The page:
Law Blog


Understanding HIPAA and the Penalties of Noncompliance

, / 630 0

HIPAA stands for the Health Insurance Portability and Accountability Act (1996) and it is mandatory for all applicable businesses to comply with it. However, in order to ensure perfect and continuing compliance, one must understand what the Act is about and what it represents.

The Legislation

HIPAA came into force in 1996, under the Presidency of Bill Clinton. The legislation is designed to keep the privacy of a US citizen’s medical data and associated information safe from unauthorized access. To classify, categorize, and define the security and privacy standards in relation to patient information, the Health Insurance Portability and Accountability Act has been further divided into five Titles (HIPAA Title I – V).

Since medical data retrieval is an important process for many business segments, which includes but is not limited to, health insurance, health care clearinghouses, and healthcare providers, taking a brief look through the 5 Titles of the HIPAA Act and the associated penalties with each act of noncompliance is essential for every business that must adhere to HIPAA compliance.


Protects people who are unemployed, fired or between jobs from discrimination by health insurance providers. It also prevents insurers from refusing a citizen’s right to get health insurance, even if they have a pre-existing condition.


Protects citizens against unauthorized access to EHR. The United States Department of Human Services and Health is in charge of standardizing, updating, and tracking HIPAA compliance/noncompliance throughout the nation.


Details the Guidelines in regard to:

  1. Medical spending accounts pre-tax
  2. Changes made in US health insurance laws
  • Tax deductions in respect to the patient’s medical insurance coverage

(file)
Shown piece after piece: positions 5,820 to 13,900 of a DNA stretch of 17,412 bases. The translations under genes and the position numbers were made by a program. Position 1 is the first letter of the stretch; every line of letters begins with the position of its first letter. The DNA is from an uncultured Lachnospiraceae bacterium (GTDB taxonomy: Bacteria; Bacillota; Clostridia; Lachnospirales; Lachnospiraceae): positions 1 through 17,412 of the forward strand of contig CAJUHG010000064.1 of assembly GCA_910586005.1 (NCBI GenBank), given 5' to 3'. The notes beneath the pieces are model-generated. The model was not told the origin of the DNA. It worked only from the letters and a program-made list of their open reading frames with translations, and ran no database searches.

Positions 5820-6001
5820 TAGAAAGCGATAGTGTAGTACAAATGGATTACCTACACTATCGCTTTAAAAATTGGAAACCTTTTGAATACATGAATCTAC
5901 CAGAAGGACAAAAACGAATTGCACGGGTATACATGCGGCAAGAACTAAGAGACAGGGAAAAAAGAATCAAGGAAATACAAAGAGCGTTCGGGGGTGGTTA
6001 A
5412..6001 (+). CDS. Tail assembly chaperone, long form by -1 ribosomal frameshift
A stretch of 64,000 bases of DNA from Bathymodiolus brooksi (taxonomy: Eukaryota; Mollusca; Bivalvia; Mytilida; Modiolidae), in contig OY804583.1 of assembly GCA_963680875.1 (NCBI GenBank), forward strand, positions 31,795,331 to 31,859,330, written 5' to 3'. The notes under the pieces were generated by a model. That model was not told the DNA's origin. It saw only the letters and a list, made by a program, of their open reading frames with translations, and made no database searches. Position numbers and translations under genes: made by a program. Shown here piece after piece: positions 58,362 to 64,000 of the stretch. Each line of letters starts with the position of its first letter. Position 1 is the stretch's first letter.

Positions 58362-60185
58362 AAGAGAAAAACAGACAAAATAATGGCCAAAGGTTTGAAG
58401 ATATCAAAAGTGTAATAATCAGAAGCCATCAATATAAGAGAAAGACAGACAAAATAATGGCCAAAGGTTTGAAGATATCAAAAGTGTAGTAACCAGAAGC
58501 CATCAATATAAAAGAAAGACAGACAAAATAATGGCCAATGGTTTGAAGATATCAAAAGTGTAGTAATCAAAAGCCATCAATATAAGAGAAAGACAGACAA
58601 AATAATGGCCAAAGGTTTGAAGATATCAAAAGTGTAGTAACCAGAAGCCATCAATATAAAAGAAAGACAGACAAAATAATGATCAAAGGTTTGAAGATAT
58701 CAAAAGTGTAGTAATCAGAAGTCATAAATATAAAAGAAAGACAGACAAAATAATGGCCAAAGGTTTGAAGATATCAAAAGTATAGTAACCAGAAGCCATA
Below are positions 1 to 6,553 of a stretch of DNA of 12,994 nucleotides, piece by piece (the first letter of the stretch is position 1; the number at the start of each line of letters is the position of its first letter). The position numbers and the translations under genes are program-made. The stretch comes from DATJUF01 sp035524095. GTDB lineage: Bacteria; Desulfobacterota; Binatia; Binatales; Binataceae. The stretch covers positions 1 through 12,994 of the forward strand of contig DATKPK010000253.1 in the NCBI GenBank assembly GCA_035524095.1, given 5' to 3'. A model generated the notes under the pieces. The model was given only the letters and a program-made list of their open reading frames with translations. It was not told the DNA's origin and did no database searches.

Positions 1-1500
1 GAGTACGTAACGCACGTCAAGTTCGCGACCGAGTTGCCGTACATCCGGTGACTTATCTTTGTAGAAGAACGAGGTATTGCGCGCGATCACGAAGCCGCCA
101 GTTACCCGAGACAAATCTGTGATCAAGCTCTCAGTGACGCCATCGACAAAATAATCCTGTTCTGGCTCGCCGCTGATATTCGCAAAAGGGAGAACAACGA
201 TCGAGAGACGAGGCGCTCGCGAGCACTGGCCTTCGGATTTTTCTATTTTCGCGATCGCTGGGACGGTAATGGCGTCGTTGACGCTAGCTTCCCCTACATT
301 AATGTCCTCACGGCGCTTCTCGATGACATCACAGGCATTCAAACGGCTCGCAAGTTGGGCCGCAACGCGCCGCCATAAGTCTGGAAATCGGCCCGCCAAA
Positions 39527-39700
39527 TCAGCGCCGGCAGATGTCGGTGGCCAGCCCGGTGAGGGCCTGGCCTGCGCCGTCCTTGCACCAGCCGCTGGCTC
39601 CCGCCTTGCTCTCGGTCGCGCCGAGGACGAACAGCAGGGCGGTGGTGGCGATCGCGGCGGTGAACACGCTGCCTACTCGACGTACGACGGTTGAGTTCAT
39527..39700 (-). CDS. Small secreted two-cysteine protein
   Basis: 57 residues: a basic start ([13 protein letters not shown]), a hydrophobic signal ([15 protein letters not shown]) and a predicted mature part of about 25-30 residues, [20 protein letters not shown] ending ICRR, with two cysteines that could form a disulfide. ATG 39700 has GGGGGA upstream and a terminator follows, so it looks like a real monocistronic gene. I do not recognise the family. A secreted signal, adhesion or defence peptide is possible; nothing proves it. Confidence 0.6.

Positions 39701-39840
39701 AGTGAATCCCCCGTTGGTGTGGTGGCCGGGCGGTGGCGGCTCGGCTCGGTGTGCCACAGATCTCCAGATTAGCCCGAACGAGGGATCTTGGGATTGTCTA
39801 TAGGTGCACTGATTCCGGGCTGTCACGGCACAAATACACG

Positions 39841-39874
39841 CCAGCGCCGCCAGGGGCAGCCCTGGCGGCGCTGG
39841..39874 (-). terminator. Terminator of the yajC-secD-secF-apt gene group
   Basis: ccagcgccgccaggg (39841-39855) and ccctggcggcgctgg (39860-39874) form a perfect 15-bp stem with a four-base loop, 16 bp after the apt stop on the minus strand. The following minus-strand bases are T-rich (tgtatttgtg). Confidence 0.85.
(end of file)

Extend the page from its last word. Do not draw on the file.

Details the Guidelines in regard to:

  1. Group health insurance plans
  2. Updates and modifications to insurance coverages


Details the Guidelines in regard to:

  1. Privately owned or company owned life and health insurance plans
  2. Treating Non-US citizens on US soil
  • Treating former US citizens with revoked citizenship, on account of income tax violations

Repercussions of Non-Compliance

Regulated by the Department of Health and Human Services (HHS), failure to comply with any of the HIPAA rules will result in the offender suffering consequences. Depending on the particular offense, its severity, and the situation under which the violation occurred, the US Office for Civil Rights (OCR) can levy any of the following penalties.

First-Tier Penalties

A First-Tier penalty is incurred by parties who were proven to be unaware of the breach. They are fined $100 – $50,000 for each individual incidence of non-compliance. The cap is set at $1.5 million.

Second-Tier Penalties

The Second-Tier penalties also have a $1.5 million cap but starts out more expensive at $1,000 – $50,000 per incidence of non-compliance. These penalties are levied on parties that had or should have had knowledge regarding the concerned breach.

Third-Tier Penalties

Capped again at $1.5 million max, Third-Tier penalties start out 10 times more expensive than Second Tier Penalties ($10,000-$50,000) per incidence. It’s for parties that are guilty of wilful neglect but took actions to rectify the breach within 30 days.

Fourth-Tier Penalties

The fourth and costliest of the HIPAA valuation penalties begin at $50,000 per incident, but do not under normal circumstances cross the $1.5 million cap. On the receiving end of a Fourth-Tier penalty are those that wilfully neglected the breach and did not take any actions to correct their position on HIPAA compliance within 30 days.

The problem with EHR (HIPAA Title II) compliance is that it keeps changing often. Therefore, it is extremely important for every insurance provider and healthcare provider to work with in-house or outsourced EHR specialists and HIPAA compliant medical data retrieval companies closely.